I'm not a mystery bowler, says Kuldeep Yadav

He is not, Kuldeep Yadav vehemently insists, some “mystery bowler” who is no longer effective once the novelty has worn off.

“If one over does not go well, I always believe I have a chance in the next,” says Kuldeep Yadav.   -  Vivek Bendre

Ever since India decided, in the aftermath of the 2017 ICC Champions Trophy, that wrist spin was the way forward in One-Day Internationals, Kuldeep Yadav has been an integral part of the team’s plans. The left-armer has turned into a key strike-bowler and will play a major role in India’s World Cup campaign later this year. Kuldeep did not have a great time in the home ODI series against Australia in March, when he averaged over 30 — at more than six an over — from the five matches, leading some to wonder if he had been “figured out” by rival batsmen. The 24-year-old though, is quick to dismiss such suggestions. He is not, he vehemently insists, some “mystery bowler” who is no longer effective once the novelty has worn off. In this chat with Sportstar, Kuldeep discusses his style of bowling, reflects on his partnership with Yuzvendra Chahal, and talks about switching formats.

What did you do after the Australia ODI series?

I took a break because I had been bowling a lot. There had been a few niggles as well. I was working on that. I came back after a week. I’m bowling well. It’s not that I have been bowling badly. But if you make small errors or if your line or length is off even slightly, you go for runs. Many times it happens that the ball doesn’t come out of your hand the way you want it to. It can be slightly back and forth, and runs leak. Which is why you need to practise to control those deliveries. Whenever I get the chance, I do that in training.

What do you tell yourself after going for runs?

There’s always a way. Whenever you concede runs, you feel under pressure. But at the same time you always have a chance to take a wicket.

Many times it happens with me that I concede runs. Then I think that if I take one wicket, I can come back into the game. My mindset is always that: “Do not let go till the last ball.” If I gave up easily, I would not be successful as a bowler. If one over does not go well, I always believe I have a chance in the next.

After the Australia series, it was said that you were less effective because their batsmen were familiar with you…

You can’t say that it becomes easy for a batsman once he’s played me a few times because I’m not some mystery bowler. I don’t consider myself a mystery bowler. I have played against all teams, and it’s not that only the opponent should do well or you should do well. It’s all about how you’re bowling that day.

If you’re getting the ball to turn, any batsman will be troubled. If you’re bowling flat and fast, then it becomes very easy to bat. It doesn’t matter if someone is playing me for the first time or the 10th time. Of course, it makes some difference when a batsman hasn’t faced me before. He needs time because batsmen don’t get to face Chinaman bowling often. As they play, they get used to it. But that is when your skill comes into play — how you can deceive the batsman with your turn, your line and length.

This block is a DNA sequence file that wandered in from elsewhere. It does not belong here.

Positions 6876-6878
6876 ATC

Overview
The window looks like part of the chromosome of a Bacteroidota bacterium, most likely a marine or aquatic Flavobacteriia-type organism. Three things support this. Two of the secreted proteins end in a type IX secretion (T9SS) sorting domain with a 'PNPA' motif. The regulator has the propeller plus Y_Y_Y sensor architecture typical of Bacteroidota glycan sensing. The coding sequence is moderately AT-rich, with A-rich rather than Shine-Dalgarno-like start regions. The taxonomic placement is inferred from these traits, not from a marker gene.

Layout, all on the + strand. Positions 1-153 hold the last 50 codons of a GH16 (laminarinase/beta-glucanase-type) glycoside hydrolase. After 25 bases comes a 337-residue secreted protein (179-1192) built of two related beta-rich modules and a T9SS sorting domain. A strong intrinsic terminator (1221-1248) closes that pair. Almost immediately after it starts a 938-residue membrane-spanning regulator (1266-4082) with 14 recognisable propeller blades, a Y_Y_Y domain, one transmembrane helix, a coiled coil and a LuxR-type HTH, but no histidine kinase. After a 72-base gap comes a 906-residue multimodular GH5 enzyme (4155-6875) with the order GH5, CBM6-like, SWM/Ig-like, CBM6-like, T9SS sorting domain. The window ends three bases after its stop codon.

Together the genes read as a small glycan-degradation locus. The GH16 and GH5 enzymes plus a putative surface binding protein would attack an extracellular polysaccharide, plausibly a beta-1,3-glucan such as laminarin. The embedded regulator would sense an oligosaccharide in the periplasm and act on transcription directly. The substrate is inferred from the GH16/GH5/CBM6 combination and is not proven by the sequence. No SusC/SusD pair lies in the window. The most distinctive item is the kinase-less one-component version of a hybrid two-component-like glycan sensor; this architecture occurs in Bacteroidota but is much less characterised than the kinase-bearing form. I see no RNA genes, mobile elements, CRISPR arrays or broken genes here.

You’re an old-fashioned bowler who tosses the ball up. Then there’s someone like Rashid Khan, who bowls flat and fast into the pitch. Are you not tempted to bowl that way? I’ve tried (bowling flat and fast). It’s not that I haven’t tried it. But it’s not my strength. Each bowler has its own strengths. Rashid has unique strengths, Chahal has unique strengths; we are all different. I believe in my skills. Yes, sometimes I feel — on a batting wicket with short boundaries — that I should try it. But then I end up conceding more runs because that’s not my strength. Of course I’m trying to improve, trying to add a few deliveries to my skill. Yes, sometimes you concede runs bowling in your natural style. Then you feel, “Let me send this down fast, and just concede a single.” I get this thought in my head. But you have to stick to what works for you.

You played an ODI series before the IPL. At the end of the IPL, you have the World Cup to focus on. How easy or hard is it to switch formats?

It’s not hard to switch between T20 (Twenty20) and ODI cricket because it’s white-ball cricket. Just some field positions are different, but everything else is the same. When you’re playing Test cricket, then it takes time to adjust. It takes me 10-11 days to get into Test mode. In Test matches, there is a lot of difference. You need to focus on accuracy; patience is very important. The batsmen attack you in limited-overs cricket. Here, you need to go after them. Plus it’s not a 50-over game, so the ball becomes soft and you need to learn to bowl with the softer ball. You need to get into the mind of the batsman. All these things matter.

"Chahal and I have known each other for eight or nine years now. He supports me a lot; he’s like an elder brother to me,” says Kuldeep.   -  AP


How has it been bowling with Chahal?

Chahal and I have known each other for eight or nine years now. He supports me a lot; he’s like an elder brother to me. We back each other. On the ground, we plan a batsman’s dismissal together. We think, “We need a wicket between this over and this over.” It’s important to understand each other. Our strengths are the same. When we’re bowling from opposite ends, I can feel when the pressure is building and he can feel it too. We know how to use that situation in our favour. It helps us take wickets.

Social media has named you two ‘Kulcha’…

It’s a nice thing (laughs). I hope we can keep performing like this for the team. The team comes first and not individuals.

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